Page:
Showing posts from May, 2014

Creating Suspense & Atmosphere – Part 1

Firstly, let’s start with suspense. Writers love nothing more than dangling an imaginary carrot in front of readers, teasing them to the point that they can barely stand the suspense. But carrot dangling is one of the most effective ways of creating suspense, making the reader desperate to know what happens next. It keeps them turning the page. There are several factors that create suspense:- Characterisation and reader empathy The reader’s concern and worry Anticipation and expectation Exploitation of fears and emotions Impending danger and high stakes Escalating tension and climax Characterisation and Empathy Reader empathy is about giving the main character(s) a deep desire to reach his or her goal and we also give them internal and external struggles to deal with, the kind that readers can identify with, the kind they have been through themselves – things like fears and hopes, or feelings of loneliness, being on the outside and looking in, not bein

Writing Love Scenes

There aren’t that many writers who don’t like writing action scenes or descriptive scenes. But few things give writers the jitters more than having to write love scenes. They can prove troublesome even for the more experienced writers. Buy why? Surely they’re not that difficult? The answers to these questions depend on the writer, the story and the ever-changing writing landscape. The difficulties come in various guises. Firstly, many writers just aren’t into writing about the love and sex and would rather bypass it than try to even string any description together. They would much rather concentrate on action or violence or something else entirely. It’s just not for them. And more often than not, when we have zero interest in something, we have zero interest in writing about it. I fall into this category simply because love scenes bore me. I’m not interested in reading it and I don’t want to write too much about it. This is why I have zero interest in romance stories. Unl

How to Motivate Your Characters

Every writer will know just how important characterisation is. It’s what gives characters their unique characteristics, it’s what makes them seem real to their readers. One of the aspects of characterisation is motivation – the reasons why your characters do what they do.   What are the reasons behind their actions? What is it that drives them to act in a certain way, sometimes contrary to their personalities? Motivation is one of the driving forces with any story. It is what makes them achieve their goal by the end of a novel, and it is what makes them change in either their personality or outlook, it is what makes their journey so tenable and believable for a reader. More fundamentally, it moves the story forward . But how do you keep your characters motivated (and more importantly, your readers interested?). Writers use various ways to do this – Goals, obstacles, subplots and conflict. These main drivers, when combined, form a powerful fiction writing mix. Goals/Obje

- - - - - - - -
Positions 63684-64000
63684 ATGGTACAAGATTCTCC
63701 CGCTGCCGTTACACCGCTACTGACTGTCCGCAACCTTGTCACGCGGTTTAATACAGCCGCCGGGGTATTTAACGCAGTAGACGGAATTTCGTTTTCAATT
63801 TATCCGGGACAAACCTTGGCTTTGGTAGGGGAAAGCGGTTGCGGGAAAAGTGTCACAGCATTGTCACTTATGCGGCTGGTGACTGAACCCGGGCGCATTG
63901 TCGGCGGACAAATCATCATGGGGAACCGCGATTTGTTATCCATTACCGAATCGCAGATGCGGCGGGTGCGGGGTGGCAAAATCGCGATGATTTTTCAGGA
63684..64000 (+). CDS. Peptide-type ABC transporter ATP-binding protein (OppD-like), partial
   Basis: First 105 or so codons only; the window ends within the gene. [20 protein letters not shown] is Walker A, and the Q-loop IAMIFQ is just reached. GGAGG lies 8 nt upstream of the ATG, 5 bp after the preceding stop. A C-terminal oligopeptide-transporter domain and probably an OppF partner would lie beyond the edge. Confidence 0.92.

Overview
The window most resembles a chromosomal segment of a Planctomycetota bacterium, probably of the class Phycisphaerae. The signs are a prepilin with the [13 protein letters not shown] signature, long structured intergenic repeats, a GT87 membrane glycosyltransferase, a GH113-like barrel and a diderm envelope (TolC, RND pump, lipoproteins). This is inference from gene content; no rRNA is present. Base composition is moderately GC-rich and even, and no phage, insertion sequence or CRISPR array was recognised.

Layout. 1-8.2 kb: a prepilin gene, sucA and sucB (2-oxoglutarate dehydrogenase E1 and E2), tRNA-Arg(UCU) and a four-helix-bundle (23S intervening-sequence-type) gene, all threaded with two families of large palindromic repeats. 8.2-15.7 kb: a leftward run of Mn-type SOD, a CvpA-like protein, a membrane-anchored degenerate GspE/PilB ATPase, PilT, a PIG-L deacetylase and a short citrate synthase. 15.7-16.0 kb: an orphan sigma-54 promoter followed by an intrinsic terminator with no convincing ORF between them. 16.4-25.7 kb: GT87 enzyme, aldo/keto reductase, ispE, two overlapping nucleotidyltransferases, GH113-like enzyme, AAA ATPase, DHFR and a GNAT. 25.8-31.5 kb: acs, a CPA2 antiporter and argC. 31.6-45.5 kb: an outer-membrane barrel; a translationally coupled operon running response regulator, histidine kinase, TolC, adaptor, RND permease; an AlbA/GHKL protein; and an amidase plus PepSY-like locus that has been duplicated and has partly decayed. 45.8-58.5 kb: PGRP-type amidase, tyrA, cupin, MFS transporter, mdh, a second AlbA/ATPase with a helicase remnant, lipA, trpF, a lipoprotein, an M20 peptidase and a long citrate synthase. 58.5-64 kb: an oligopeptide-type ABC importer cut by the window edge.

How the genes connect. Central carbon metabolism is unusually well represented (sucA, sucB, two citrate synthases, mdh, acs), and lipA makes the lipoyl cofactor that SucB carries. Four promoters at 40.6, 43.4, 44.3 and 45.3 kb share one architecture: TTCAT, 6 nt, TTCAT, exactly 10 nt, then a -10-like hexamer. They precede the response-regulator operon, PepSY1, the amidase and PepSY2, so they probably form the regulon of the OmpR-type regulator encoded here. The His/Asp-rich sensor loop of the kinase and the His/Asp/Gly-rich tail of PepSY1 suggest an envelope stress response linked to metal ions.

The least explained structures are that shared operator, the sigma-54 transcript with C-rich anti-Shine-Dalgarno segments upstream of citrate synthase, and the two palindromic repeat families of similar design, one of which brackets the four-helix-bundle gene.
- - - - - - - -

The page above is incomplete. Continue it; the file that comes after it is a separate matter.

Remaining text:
General Rules for Formatting Your MSS

These rules are for those who still wish to seek publication through the traditional route, and therefore they don’t strictly apply to those who are self-publishing and therefore may follow different formatting routes. The idea of manuscript formatting is to make your MSS polished and presentable to agents and publishers, because it’s not just your story that needs to impress them.   A well-presented manuscript is just as important – it shows them that you have taken the time and effort with your MSS and you care about the standard of the work you’ve created. Unless agents and publishers they specifically ask for certain formats, most go with the accepted standard manuscript format , which these guidelines follow.   They are not my guidelines, but simply what is accepted within the publishing industry. Correct Margins Your margins should be minimum 1” all round (Word uses the 2.54cm default, which is perfectly acceptable).   Don’t make them any smaller in order to fit more

Dialogue Dilemmas - Part 3

In this last part of Dialogue Dilemmas we’ll look at some more aspects of the technical side of dialogue – the correct use of punctuation. Things like dialogue tags and question marks continue to confuse some writers, simply because they don’t always know exactly where they should go. Then of course, there are different ways of expressing quotation marks, depending on whether you’re writing for the US or UK market, so there are lots of things with dialogue structure that can still trip you up. Quotation marks One of the areas of uncertainty for many writers is the use of the type of quotation marks when denoting speech. This is where things become less clear, because there are some differences between British and American formats. American convention usually prefers double quotation marks “ ” to show dialogue, whereas British convention likes the use of single quotation marks ‘ ’ . Neither is incorrect, however, it is worth checking with any publication or publisher to